a magnetic field comparison unit to determine whether the collected magnetic field data satisfies one or more predetermined rules that define when the moving object is in an earth magnetic field (EMF) area; and
an orientation determination unit to detect the orientation of the moving object according to the collected magnetic field data when the collected magnetic field data satisfies the one or more predetermined rules.
Description
CROSS-REFERENCE TO RELATED APPLICATIONS

This application claims the benefit of Korean Patent Application No. 2005-3920, filed on Jan. 14, 2005 in the Korean Intellectual Property Office, the disclosure of which is incorporated herein in its entirety by reference.

BACKGROUND OF THE INVENTION

1. Field of the Invention

The present general inventive concept relates to a method and system to detect orientations of a moving object using magnetic compasses, and, more particularly, to a method and system to minimize magnetic field interference in a space in which an object is moving such that the orientations of the moving object can be precisely detected.

2. Description of the Related Art

Generally, robots have been used for various purposes in various industrial fields. For example, moving robots (hereinafter, referred to as moving objects) that have been used indoors, such as cleaning robots, service robots, etc., must detect their orientation so that their movement may be precisely controlled.

One type of sensor for detecting the orientations of the moving object is a magnetic compass which calculates an azimuth of the moving object i.e., an absolute orientation using a direction of the Earth's magnetic field (EMF), which is always oriented toward the north pole.

A method of detecting orientations of a moving object using a magnetic compass was proposed by L. Ojeda and J. Borenstein in Proc. Of IASTED Int. Conf. Robotics and Applications, Honolulu, Hi., 2000 entitled “Experimental results with the KVH C-100 Fluxgate Compass in Mobile Robots.”

As illustrated in FIGS. 1 and 2, the method disclosed in the abovementioned document reads two azimuths θc1, θc2 from two magnetic compasses 3 installed on a moving object 1 in step S10, and compares the two azimuths θc1, θc2 with one another in step S11. If the two azimuths θc1, θc2 are equal to each other, a determination is made that there is no magnetic field interference in the space where the moving object is located, and accordingly, one of the two azimuths, i.e., θc1, is set as an orientation θ of the moving object 1 in step S12. Otherwise, step S10 is repeated to perform the azimuth determination procedure.

However, as illustrated in FIG. 3, since there is an area where a magnetic field interference is present, within the indoor space in which the object 1 is moving, outside of an Earth's magnetic field (EMF) area, the magnetic compasses 3 cannot direct the moving object 1 north in the area of the magnetic field interference. Namely, the magnetic field interference causes interference with a determination of the earth's magnetic field in the magnetic field interference area.

In such a situation, if the two magnetic compasses 3 have the same value, a determination is made that no magnetic field interference occurs in that area, thereby causing fatal errors when determining the orientation of the moving object 1.

On the other hand, there are cases when the two magnetic compasses 3 have the same value as a result of the magnetic field interference in the magnetic field interference area. Since the value may be quite different from an azimuth of the EMF, the method of detecting the orientation of the moving object of FIG. 2 has disadvantages in that it cannot determine whether the azimuth acquired from the magnetic compasses 3 is an azimuth of the EMF or an azimuth that results from magnetic field interference.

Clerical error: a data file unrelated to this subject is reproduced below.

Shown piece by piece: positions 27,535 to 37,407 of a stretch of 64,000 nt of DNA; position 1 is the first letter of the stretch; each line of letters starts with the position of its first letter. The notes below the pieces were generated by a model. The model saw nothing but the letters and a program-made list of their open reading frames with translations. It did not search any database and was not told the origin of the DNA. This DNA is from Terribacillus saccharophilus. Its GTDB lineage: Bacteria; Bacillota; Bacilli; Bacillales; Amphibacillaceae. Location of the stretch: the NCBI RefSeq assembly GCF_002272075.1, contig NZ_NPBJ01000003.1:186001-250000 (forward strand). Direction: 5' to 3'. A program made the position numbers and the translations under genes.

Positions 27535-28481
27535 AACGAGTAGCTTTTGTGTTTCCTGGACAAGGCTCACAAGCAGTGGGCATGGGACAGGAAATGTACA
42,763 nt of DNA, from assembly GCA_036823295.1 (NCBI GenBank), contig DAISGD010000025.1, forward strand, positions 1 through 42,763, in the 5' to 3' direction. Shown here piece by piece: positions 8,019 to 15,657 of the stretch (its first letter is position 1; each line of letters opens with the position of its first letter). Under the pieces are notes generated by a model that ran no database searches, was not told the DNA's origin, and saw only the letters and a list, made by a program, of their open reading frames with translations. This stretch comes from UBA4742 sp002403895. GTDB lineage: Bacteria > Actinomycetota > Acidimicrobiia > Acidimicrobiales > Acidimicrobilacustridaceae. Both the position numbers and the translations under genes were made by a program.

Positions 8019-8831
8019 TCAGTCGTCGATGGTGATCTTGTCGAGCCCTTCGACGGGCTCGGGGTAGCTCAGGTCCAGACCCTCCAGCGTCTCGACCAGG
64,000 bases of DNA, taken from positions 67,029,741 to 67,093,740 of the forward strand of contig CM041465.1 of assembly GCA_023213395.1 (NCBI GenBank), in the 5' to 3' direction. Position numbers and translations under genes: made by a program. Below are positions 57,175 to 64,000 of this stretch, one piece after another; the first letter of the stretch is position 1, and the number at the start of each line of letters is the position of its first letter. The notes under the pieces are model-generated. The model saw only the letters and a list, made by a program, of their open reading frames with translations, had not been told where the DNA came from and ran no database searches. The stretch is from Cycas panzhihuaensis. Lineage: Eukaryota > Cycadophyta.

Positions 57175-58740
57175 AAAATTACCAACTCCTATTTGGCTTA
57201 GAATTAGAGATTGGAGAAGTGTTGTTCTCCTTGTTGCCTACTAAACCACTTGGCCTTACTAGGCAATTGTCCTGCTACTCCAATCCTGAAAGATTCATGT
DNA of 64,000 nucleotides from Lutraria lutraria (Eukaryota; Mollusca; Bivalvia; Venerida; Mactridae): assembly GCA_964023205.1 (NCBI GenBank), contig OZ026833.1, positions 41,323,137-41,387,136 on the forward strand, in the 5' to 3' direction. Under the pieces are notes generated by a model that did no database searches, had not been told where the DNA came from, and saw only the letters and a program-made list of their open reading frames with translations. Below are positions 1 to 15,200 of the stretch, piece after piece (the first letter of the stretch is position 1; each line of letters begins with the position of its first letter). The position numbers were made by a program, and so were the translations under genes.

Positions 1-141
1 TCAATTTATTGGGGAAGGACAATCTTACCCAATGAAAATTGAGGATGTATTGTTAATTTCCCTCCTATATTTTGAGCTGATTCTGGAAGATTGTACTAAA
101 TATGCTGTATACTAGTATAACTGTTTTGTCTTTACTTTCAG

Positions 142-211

SUMMARY OF THE INVENTION

The present general inventive concept provides a method and system to minimize a magnetic field interference in a space where an object is moving by simultaneously using information of a magnetic field and angles of one or more magnetic compasses to precisely detect an orientation of the moving object.

The present general inventive concept also provides a method and system to determine whether a current position of a moving object is in an earth magnetic field (EMF) area, and to determine an azimuth of one or more magnetic compasses installed on the moving object as an orientation of the moving object if the current position is in the EMF area.

Additional aspects of the present general inventive concept will be set forth in part in the description which follows and, in part, will be obvious from the description, or may be learned by practice of the general inventive concept.

The foregoing and/or other aspects of the present general inventive concept are achieved by providing a method of detecting an orientation of a moving object on which one or more magnetic compasses are installed. The method includes: setting one or more earth magnetic field (EMF) conditions without a magnetic field interference component to determine whether the one or more magnetic compasses are located in an EMF area, calculating a magnitude of a magnetic field applied to the moving object using the one or more magnetic compasses, and detecting an orientation of the moving object by determining whether the calculated magnitude of the magnetic field satisfies the one or more EMF conditions.

The setting of the one or more EMF conditions may include: obtaining trajectories of a horizontal component Hx and a vertical component Hy of a plurality of magnetic fields by rotating the one or more magnetic compasses in a plurality of corresponding positions in the EMF area, obtaining one or more parameters to approximate the trajectories as a sinusoidal curve, and calculating the one or more EMF conditions by obtaining upper and lower limits of the one or more parameters.

The one or more parameters may include amplitudes of the approximated sinusoidal curve.